Friday, 16 March 2012
Networking - a dog's life?
Even on a beautiful, sunny day walking Jemma, the faithful hound, on the village green, my fellow walkers refused to make eye-contact with me. When one chap’s glance flitted into the path of mine I smiled the ‘nice day, isn’t it’ smile, hoping for nothing but a flicker at the edge of his mouth in response. He not only looked away but stuffed his hands in his pockets and quickened his pace so that we might be out of range faster. It’s a curious thing, having a friendly greeting rejected outright by a complete stranger. As my four legged friend was ensconced in a bush, and I was a little puzzled, this old dog decided to take a load off his feet and sit down on the strategically placed bench donated by the last person who died in the village!
Ten minutes later I had been sniffed, snuffled and investigated by almost a dozen dogs of all shapes and sizes. It was like a reverse Crufts – I felt I should have been poised on a felt covered podium, such was the rigor of these inspections. Most of the curious hounds trotted off as quickly as they arrived, clearly called to an important meeting between nose and unidentified smell; evidently, I wasn’t that important to them. Some lingered for a while, checking me, my surroundings and my bag for undiscovered nasal delights; alas, I had nothing they seemed to want. Apparently, I was wholly unappealing to humans and dogs alike.
Then, just when I was about to lope off home, a perky little Dachshund, previously unsighted to me behind a hulking mastiff and an attention-seeking Spaniel, decided to stop and stay. What did he want that the others didn’t? What did he like that had caused the others, quite literally, to turn tail and flee? After the brusque treatment of the other brutally judgemental pooches, I was a little nervous at the attention. Maybe he was a biter? Maybe this was his bench and I was about to marked as part of his territory in the only way a dog knows how? Or maybe, just maybe, it was a case of the right place and the right time equalling a good match?
Striking out on your own, whether you’re going for a walk, looking for a job or setting up a business, can be an extremely stressful experience. The speed with which prospective employers, clients and networking opportunities seem to pass you off can set you in a complete spin and leave you feeling like it will never happen. But I learnt a few things from my jaunt in the park...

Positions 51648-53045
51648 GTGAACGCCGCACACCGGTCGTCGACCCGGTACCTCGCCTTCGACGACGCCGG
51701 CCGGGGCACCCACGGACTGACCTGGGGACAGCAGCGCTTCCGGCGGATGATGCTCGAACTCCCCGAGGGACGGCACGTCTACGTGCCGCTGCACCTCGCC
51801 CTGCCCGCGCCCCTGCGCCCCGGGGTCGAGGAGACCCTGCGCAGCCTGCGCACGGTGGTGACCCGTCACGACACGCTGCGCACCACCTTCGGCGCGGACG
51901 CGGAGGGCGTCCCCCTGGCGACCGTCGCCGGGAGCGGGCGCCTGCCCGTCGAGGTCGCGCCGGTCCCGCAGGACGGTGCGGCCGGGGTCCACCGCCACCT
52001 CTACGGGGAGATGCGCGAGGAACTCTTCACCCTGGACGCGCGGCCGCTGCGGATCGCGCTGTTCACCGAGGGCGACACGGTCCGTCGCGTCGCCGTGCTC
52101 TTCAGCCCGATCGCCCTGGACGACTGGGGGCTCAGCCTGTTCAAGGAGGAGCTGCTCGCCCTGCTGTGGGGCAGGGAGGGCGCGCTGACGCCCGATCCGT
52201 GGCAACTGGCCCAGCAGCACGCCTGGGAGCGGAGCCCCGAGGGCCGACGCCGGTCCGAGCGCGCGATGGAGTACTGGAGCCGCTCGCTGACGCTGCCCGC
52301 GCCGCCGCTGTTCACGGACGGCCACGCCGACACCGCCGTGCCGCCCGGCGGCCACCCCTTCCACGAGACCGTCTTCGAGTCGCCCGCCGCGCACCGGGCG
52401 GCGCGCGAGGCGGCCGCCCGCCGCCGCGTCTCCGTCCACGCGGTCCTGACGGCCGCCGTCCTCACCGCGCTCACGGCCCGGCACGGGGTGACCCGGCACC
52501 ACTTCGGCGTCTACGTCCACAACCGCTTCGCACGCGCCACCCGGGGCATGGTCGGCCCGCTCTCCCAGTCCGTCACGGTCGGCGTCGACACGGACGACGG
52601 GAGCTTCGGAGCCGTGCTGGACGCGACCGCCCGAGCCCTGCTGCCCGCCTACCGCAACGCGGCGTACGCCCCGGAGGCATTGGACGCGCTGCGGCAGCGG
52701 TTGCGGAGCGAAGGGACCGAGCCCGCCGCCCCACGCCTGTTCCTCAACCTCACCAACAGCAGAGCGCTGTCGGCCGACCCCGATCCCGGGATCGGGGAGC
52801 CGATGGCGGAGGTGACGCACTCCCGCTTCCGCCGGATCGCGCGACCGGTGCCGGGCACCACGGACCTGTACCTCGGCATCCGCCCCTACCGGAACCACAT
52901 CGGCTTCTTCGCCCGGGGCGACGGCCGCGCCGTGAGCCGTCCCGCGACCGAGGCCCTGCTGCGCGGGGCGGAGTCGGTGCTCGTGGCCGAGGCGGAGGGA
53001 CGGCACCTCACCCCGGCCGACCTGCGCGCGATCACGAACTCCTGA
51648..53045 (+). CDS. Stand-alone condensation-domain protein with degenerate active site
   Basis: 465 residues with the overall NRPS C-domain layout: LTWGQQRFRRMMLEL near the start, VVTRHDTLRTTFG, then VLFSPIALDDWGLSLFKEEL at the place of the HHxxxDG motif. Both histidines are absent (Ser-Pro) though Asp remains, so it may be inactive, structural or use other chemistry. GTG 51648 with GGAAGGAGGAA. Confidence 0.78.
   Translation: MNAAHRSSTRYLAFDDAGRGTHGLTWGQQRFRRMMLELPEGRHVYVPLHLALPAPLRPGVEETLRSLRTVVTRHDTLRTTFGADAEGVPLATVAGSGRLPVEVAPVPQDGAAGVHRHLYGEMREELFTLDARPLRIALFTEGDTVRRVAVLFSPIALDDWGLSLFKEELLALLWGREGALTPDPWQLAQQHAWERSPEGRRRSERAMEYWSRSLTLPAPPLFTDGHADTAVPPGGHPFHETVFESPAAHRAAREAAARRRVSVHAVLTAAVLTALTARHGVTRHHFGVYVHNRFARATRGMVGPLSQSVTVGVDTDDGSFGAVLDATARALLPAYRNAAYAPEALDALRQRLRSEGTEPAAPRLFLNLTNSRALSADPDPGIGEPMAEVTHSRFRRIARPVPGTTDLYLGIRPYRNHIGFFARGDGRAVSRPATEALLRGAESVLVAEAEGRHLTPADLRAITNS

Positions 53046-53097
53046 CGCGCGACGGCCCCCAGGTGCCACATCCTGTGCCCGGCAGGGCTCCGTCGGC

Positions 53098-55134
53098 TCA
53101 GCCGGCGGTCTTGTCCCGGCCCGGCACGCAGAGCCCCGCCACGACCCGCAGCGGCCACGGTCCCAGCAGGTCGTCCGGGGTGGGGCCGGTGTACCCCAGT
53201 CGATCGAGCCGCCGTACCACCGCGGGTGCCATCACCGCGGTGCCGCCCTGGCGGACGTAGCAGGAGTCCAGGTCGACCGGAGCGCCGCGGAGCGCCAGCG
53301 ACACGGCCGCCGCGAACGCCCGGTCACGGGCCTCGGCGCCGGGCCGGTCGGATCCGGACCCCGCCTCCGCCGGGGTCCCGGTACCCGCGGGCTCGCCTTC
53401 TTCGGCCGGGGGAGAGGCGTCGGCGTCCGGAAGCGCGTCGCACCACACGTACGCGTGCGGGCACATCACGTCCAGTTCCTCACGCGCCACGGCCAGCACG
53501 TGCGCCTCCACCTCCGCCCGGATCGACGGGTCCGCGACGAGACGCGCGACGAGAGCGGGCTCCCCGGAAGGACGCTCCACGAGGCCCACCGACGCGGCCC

Old dogs can teach you new tricks: While I was being inspected, Jemma – fearless, even in her wobbly, later years – was actively inspecting other dogs. She had no compunction getting out there, seeing and being seen. Brush offs didn’t faze her – she just kept at it, unperturbed. An attitude to be admired, I think.
Anytime, Anyplace: Having a fixed idea of where, how and when you’ll make connections in life and business is an easy way to be disappointed – keep your eyes and ears (and even your nostrils) open all the times.
Don’t discount the Dachshund: The best connection might not with the big-hitting, hulking great mastiff of a company – the small, tenacious, can-do organisations of this world have a lot to offer too.
Sniff around, and prepare to be sniffed: The most important thing is to put yourself out there, however scary it might seem. Networking isn’t easy and it can feel like a war of attrition – but, if you keep at it, it pays off.
Networking is a lot like a dog’s life but, take it from me, that’s no bad thing.
Be confident: Second guessing yourself, or shying away from something because you think it’s too good to be true, or over your head will find you sitting on that bench alone.
Know what you have to offer, believe in it, and yourself and you'll find that persistent "sniffing" and checking up on people and indeed just talking to people will work. People buy from people they like - so just be friendly! Be prepared for some people to not like your smell but hey who cares - your smell will work for others and there's plenty out there.